• Purple, yellow, gold and orange sponges and soft corals wave against a turquioise sea.


    National Park Florida

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  • Boat Tours, Paddle-craft Rentals and Select Conveniences Temporarily Unavailable

    Glass-bottom, snorkel, diving and island boat tours, and rentals for canoes and other paddle-craft, are temporarily unavailable. The park is working to resolve the issue as soon as possible and regrets the inconvenience. Limited snack items are available.

Boating Safety

Young boy wearing lifejacket

Personal Floatation Devices (Lifejackets)are required for everyone aboard.

NPS Photo

Each year many people are injured or die in boating accidents, many of which could have been avoided with a little preparation.

While boating in the park or anywhere, keep the following basics in mind:

  • Never drink and drive your boat
  • Never sit on bow or gunwales while underway
  • Always maintain proper lookout
  • Always operate at a safe speed
  • When you see a vessel flying a divers down flag or an alpha flag, maintain at least a 300-foot distance. Vessels approaching divers-down flags closer than 300 feet must slow their vessels to idle speed.
  • While towing water skiers or rafts, the person being towed must be wearing a lifejacket and the vessel must have a competent observer in addition to the boat operator
  • Remember to observe boating's Rules of the Road. Learn more at the US Coast Guard's Boating Safety website or at the State of Florida's Boating Safety page.
  • Attend a Safe Boating Course offered by the local U.S. Coast Guard Auxiliary or U.S. Power Squadron chapter.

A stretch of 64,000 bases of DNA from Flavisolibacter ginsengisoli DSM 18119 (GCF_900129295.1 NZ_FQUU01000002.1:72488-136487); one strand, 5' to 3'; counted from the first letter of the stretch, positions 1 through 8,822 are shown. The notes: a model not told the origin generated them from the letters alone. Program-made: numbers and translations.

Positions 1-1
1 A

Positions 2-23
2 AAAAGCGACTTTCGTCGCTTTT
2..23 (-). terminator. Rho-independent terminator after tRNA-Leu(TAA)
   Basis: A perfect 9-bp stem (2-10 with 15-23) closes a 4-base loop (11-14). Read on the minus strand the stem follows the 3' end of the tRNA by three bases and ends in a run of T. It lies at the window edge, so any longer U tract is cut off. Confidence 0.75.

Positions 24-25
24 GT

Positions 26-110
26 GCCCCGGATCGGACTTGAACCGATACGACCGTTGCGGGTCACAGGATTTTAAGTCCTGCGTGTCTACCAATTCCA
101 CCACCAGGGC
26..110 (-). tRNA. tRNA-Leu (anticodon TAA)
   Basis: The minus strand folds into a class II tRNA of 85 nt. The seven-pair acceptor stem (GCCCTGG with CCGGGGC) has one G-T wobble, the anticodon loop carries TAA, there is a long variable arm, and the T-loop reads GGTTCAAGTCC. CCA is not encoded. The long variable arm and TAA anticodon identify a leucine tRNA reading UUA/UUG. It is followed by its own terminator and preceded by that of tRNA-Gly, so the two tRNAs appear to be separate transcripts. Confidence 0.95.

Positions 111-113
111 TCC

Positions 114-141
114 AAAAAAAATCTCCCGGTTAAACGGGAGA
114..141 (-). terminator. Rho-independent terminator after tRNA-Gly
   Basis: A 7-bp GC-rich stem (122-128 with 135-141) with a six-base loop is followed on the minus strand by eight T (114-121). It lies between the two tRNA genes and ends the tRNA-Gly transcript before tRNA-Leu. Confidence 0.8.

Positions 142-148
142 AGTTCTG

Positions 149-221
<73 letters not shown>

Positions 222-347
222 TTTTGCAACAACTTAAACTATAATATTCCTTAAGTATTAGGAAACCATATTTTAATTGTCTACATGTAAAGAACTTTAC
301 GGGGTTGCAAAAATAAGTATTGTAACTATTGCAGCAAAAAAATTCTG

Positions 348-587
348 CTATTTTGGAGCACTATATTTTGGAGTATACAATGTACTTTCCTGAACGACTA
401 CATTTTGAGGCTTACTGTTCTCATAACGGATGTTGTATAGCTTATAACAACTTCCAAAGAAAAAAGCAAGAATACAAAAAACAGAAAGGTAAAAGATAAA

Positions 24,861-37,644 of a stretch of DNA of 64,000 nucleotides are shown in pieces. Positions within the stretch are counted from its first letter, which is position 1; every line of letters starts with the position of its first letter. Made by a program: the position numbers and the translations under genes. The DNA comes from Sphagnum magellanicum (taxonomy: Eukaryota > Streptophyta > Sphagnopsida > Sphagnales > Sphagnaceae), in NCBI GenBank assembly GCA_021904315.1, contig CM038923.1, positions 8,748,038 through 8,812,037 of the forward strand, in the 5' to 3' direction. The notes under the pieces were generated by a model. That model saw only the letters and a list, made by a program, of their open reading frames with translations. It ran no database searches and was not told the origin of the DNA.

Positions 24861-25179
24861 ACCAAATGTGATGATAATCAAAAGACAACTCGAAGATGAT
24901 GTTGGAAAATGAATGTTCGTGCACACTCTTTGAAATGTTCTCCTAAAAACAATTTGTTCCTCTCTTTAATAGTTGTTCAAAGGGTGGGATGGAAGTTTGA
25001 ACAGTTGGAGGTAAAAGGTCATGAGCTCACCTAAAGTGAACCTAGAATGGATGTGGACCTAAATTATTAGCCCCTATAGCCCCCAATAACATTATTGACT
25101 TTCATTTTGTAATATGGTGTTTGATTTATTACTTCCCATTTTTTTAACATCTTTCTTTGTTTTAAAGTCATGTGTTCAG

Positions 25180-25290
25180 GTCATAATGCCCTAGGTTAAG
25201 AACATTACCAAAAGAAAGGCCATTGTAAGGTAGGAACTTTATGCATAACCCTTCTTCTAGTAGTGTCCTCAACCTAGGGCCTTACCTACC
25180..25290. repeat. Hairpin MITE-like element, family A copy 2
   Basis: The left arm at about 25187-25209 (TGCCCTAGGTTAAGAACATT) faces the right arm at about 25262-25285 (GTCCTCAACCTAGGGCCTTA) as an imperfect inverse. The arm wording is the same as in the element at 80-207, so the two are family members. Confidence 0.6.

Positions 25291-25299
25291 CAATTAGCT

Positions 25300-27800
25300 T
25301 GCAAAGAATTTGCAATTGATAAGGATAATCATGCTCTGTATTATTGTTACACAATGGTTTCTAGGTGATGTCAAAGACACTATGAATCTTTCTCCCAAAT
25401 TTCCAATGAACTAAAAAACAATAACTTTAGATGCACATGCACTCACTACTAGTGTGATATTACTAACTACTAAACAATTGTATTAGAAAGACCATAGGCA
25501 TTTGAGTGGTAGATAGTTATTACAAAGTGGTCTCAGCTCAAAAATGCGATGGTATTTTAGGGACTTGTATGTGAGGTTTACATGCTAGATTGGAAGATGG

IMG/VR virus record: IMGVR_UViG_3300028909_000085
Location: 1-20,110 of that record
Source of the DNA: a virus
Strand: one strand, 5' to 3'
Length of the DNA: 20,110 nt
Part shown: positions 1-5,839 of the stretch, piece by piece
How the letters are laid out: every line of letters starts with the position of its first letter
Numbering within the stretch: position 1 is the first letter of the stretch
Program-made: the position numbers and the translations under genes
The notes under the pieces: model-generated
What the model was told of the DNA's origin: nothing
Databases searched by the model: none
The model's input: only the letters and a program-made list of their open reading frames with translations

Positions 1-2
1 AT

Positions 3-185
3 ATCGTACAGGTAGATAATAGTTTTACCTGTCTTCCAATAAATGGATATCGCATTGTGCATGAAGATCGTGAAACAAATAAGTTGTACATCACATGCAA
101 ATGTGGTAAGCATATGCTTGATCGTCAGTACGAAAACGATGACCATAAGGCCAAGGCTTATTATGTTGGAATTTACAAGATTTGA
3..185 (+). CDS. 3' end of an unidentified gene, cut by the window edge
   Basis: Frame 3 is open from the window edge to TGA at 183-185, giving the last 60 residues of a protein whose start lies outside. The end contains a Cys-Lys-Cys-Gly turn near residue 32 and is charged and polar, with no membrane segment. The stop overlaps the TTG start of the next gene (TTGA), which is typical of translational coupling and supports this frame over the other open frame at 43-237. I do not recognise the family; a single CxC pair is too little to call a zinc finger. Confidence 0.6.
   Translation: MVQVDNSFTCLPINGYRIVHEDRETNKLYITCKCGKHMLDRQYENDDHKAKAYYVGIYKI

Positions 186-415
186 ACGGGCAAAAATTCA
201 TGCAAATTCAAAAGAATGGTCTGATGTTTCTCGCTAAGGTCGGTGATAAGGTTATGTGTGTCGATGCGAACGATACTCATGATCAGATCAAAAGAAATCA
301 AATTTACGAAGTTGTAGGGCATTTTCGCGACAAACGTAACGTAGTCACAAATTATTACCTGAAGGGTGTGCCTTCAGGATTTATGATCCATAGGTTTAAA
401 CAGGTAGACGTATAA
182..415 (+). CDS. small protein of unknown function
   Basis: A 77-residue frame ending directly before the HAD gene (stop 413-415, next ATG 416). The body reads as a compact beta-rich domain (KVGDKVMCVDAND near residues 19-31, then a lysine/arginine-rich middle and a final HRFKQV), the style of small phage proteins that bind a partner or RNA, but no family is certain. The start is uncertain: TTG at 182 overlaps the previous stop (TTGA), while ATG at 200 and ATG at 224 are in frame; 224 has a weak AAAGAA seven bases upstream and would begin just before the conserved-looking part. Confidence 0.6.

Safety Equipment

Safety equipment can save lives and allow you to relax and enjoy your time on the water. Contact your nearest U.S. Coast Guard Station about receiving a free brochure or visit the USCG Boating Safety website. Also, local chapters of U.S. Coast Guard Auxiliary perform courtesy boat inspections at many marinas.

Required Equipment

  • Lifejackets (1 per person in the correct size) All children under 6 years old on vessels less than 26 feet must be wearing an appropriately-sized lifejacket while underway.
  • Throwable type IV flotation device (vessels over 16 feet).
  • Fire extinguisher
  • Visual distress kit.
  • Sound making device (horn or whistle).
  • Dive flag (if snorkeling or diving). The size of divers-down flags displayed on vessels should be 20 inches by 24 inches, and a stiffener is required to keep the flag unfurled. Dive flags carried on floats may be 12 inches by 12 inches. Also, divers-down flags on vessels must be displayed so that the flag's visibility is not obstructed.

Recommended Equipment

  • Anchor and line
  • Radio (with US Coast Guard hailing and distress Channel 16)
  • Nautical Chart so you don't run aground
  • First aid kit

Did You Know?

Grass porgy photo by Carol Grant

If you added up all the different kinds of vertebrates (fish, amphibians, reptiles, birds and mammals) in Grand Canyon, Yellowstone or Yosemite, you still wouldn't have the number of fish found in Biscayne National Park. You'll have to look closely to see many of them, including this grass porgy.